John Webster SpargoIn the weeks leading up to the House hearings on "the radicalization of American Muslims," anti-Muslim rhetoric continued apace in some segments of the media. At an Islamic Society of North American dinner in Arlington, Virginia last month, over 200 Muslims shared their concerns as panelists discussed the challenges facing the Muslim community. Professor Ingrid Mattson, the immediate past president of the organization, began the program by reminding the audience, "We are not alone -- our interfaith family has our back."

This is not the first time Americans of faith have stood behind a religious group singled out for suspicion. In 1921, at a time of widespread, virulent defamation of Jews, John Spargo, a lay Methodist minister, social critic and activist, said "It should not be left to men and women of the Jewish faith to fight this evil ... Anti-Semitism commands our special attention today ... but my plea is not for pro-Semitism." Rather, he opposed efforts to "divide our citizenship on religious lines." He did so out of "loyalty to American ideals." In a lecture later that year, Spargo called religious hatred "American treason." In his eyes, the "Jews' problem" was actually an American problem.

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New Perspectives - Holy Land Narratives and Politics

George Wielechowski (RRC, 2015) spent his one year Multifaith Internship helping to plan and staff a 10 day interfaith clergy trip to Israel, organized by the Institute for Christian and Jewish Studies.

Here are some of his reflections:

Israeli scholars and Prime Minister Salam Fayyad of the Palestinian AuthorityOur interfaith group of more than 20 highly-accomplished and experienced rabbis, bishops, monsignors, priests, reverend doctors and the like had been studying “holy land narratives” together in an academic setting for more than four months as part of the Maryland Clergy Initiative. Yet it took only a few days together 24-7 to start talking in a new way: one in which we felt safe to question our own assumptions. Once this happened, none of us came away unchanged.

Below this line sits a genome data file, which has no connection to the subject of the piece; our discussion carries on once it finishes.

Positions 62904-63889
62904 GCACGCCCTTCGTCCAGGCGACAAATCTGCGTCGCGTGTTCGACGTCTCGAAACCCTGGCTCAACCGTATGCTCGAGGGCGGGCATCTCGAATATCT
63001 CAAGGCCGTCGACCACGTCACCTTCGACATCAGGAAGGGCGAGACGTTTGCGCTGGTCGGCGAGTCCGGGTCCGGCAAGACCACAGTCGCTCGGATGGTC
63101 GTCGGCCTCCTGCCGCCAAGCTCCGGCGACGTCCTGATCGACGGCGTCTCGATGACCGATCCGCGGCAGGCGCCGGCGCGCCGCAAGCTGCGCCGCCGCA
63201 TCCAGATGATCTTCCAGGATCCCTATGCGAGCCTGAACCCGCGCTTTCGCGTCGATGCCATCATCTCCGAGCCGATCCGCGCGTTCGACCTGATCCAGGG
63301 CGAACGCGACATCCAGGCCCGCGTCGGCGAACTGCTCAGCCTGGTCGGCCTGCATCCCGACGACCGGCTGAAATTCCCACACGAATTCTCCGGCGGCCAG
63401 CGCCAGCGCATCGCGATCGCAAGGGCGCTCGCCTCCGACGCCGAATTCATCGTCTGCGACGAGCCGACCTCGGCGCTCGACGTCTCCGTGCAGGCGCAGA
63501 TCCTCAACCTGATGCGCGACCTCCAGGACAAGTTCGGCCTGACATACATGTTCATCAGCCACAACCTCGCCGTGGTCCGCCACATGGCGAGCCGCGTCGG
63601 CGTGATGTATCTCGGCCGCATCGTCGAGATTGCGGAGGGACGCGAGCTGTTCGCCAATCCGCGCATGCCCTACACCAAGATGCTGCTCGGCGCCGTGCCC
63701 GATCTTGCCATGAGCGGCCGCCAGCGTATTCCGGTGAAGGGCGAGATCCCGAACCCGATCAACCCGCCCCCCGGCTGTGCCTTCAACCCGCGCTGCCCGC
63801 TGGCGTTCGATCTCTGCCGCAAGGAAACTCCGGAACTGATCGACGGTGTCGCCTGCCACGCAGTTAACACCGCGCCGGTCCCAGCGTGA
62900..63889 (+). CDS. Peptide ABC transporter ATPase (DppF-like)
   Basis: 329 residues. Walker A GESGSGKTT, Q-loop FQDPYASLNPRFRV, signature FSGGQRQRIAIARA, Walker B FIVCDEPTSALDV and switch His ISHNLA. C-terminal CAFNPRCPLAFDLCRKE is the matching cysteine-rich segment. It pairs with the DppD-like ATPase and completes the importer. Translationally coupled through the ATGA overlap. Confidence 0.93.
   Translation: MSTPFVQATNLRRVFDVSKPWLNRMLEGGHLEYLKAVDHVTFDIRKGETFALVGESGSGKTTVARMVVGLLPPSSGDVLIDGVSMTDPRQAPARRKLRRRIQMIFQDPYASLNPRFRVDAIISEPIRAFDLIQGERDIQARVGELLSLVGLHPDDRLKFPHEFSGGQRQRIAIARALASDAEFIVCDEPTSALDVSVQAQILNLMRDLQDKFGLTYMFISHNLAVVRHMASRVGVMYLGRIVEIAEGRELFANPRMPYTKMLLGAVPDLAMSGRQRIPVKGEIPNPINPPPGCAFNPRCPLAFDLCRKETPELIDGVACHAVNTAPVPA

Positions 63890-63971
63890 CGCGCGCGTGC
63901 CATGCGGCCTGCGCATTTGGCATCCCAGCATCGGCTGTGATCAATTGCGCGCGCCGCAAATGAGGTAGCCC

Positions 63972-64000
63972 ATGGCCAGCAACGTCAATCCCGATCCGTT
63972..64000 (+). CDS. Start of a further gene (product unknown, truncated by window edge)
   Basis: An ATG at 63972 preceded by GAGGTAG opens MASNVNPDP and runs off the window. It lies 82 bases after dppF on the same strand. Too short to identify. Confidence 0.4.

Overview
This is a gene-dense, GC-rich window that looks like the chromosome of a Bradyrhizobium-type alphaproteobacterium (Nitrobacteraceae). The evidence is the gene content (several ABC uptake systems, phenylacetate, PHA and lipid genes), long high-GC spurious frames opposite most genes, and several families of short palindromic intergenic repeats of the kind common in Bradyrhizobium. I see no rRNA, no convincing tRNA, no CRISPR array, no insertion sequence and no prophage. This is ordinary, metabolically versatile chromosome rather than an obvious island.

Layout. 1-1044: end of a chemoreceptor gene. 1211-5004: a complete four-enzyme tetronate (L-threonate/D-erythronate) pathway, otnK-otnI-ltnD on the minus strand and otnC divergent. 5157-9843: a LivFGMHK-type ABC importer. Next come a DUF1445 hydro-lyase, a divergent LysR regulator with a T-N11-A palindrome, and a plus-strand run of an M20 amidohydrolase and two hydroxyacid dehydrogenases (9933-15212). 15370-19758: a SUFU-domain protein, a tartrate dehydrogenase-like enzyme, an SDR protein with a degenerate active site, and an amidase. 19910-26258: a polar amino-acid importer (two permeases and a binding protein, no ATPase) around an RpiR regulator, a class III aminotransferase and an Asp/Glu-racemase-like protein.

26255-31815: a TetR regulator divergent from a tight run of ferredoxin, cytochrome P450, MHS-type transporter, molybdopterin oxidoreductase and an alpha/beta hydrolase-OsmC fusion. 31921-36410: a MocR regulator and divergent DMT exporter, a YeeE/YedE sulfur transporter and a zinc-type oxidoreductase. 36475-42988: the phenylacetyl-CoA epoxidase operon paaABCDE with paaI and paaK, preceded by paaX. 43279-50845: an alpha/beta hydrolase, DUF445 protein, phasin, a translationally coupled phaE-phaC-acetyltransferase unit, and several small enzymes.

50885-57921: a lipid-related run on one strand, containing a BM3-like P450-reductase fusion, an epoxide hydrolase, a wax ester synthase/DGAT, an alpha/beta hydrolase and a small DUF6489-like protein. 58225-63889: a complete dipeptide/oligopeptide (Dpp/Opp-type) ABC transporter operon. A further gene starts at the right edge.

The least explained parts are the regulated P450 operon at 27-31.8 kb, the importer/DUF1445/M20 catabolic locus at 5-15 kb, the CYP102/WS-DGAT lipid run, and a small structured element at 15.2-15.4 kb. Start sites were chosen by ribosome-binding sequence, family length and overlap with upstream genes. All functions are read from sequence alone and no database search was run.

During our trip we spent time with a spectrum of leaders: Rabbi Michael Melchior, former Deputy Minister of Foreign Affairs in the Sharon government ; Haim Peri of Yemen Orde, two retired Israeli Army colonels, one of whom was the lead designer of and our personal guide around the Security Fence; several Knesset members; Arab priests and ministers deeply involved in social justice work; Israeli scholars and (in a private meeting, picture above left) Prime Minister Salam Fayyad of the Palestinian Authority.

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Rabbinical Training Helps in Planning Immigrant Rights Demonstration

On November 2, 2010, The Philadelphia Inquirer carried the following article:

Pro-immigrant protest hits Philadelphia City Hall

Pro-immigrant Protest - Day of the DeadCarrying cardboard coffins and wearing "Day of the Dead" masks, pro-immigrant groups led by the New Sanctuary Movement marched on Philadelphia City Hall and the District Attorney's Office on Monday, seeking to end the contracts that govern cooperation between local police and the federal Immigration and Customs Enforcement agency.

 

Michael Ramberg (RRC, 2012) who is serving this year as a Multifatih Intern with the New Sanctuary Movement and Congregation Mishkan Shalom helped plan the event.

Here is Michael's reflection on the demonstration: 

In rabbinical school, we are constantly working to create rituals that communicate profound content clearly yet elegantly. A recent demonstration at City Hall on behalf of Immigrants' Rights provided an opportunity to put my rabbinical training to work. When I joined the interfaith committee planning this event, the group had already decided to hold a protest to coincide with the Day of the Dead, a Mexican holiday at the start of November. The major elements of the protest would be delivering a petition to the District Attorney and marching around City Hall, stopping for cultural performances by immigrant groups.